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Companion Planting

garden strategies

The strategy of plant companionship encourages growth and prevents garden competition. This “companionship” pairs crops that will mutually benefit each other. The following are some examples of winning garden combinations and how they work.

The Three Sisters: Corn, Beans, and Squash

American Indians coined the combination of corn, beans, and squash “The Three Sisters,” with the belief that the three crops grow best together.

Today’s gardeners have noted that beans will thrive as they grow up and around the corn. Meanwhile, the corn will gain more support and stability in the wind because of the beans.

Along with shared nutrient benefits, the roots of the squash will also prevent soil evaporation, which will provide more moisture for the crops.

 Basil & Tomatoes

When planted with basil, the tomato’s flavor will be improved. Gardeners like Bryan Jones of the Sweet Corn Organic Nursery note that the smell of basil or other strongly scented plants will deter or confuse insects, preventing them from harming the tomatoes.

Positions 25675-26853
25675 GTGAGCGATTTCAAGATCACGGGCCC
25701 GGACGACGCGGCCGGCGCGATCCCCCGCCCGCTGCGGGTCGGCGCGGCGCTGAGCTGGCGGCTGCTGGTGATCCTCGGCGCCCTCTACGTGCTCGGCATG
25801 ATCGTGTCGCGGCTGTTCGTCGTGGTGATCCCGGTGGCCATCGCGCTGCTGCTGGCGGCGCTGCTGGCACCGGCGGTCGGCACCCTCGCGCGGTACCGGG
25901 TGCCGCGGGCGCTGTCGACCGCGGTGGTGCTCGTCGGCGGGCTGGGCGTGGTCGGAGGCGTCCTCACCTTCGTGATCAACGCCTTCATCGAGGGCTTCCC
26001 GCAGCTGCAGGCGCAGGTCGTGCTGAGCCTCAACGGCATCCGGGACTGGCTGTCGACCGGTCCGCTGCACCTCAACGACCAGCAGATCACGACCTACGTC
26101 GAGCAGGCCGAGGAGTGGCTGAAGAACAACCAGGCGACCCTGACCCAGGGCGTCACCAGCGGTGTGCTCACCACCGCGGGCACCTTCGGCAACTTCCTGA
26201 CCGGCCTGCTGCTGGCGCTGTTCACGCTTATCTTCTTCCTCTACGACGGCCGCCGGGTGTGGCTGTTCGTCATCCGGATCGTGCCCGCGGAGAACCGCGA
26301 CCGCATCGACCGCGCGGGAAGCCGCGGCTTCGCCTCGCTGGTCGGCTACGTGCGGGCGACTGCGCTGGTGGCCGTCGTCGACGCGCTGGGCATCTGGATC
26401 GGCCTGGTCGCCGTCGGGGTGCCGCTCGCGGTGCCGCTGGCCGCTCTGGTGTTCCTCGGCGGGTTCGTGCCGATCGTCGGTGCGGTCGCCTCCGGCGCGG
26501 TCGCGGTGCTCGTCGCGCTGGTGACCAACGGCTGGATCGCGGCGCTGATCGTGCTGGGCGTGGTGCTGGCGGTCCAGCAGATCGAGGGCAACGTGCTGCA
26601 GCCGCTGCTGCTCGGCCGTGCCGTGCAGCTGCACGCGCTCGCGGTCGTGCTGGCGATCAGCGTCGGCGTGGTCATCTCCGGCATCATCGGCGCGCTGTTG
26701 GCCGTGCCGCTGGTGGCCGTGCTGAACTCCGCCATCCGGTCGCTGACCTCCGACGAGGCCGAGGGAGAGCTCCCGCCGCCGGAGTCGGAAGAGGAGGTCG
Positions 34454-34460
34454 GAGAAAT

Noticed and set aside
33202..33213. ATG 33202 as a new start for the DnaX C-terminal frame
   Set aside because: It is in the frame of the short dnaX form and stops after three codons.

The two crops are able to share soil and space noncompetitively as they grow. It is advised to plant the basil after the tomatoes have begun to grow to prevent competition for space or soil nutrients.

Radishes and Carrots

While radishes deter certain insects naturally, they require similar growing conditions as carrots. Although the crops both have roots, radishes grow and germinate quicker, allowing carrots to continue growing in the soil space available when the radishes are harvested, according to Molly Allman of SFGate.com; a sister site of the San Francisco Chronicle.

Carrots & Lettuce

Carrots and lettuce require different nutrients from the soil. Therefore, the two crops will not compete or stunt each other’s growth.

The two are also opposites in root length as carrots have deeper roots and lettuce has a shallow root. Not only will they be able to share soil nutrients, but they will also be able to share soil space comfortably.

Nasturtium and Cucumber

Not only is the nasturtium an edible flower, but it is also a good growing companion of the cucumber.

Like the relationship between corn and beans, the nasturtium can also grow and thrive as its vines move along the cucumber. In turn, the nasturtium will benefit the cucumber by exerting a smell that deters insects like cucumber beetles. 

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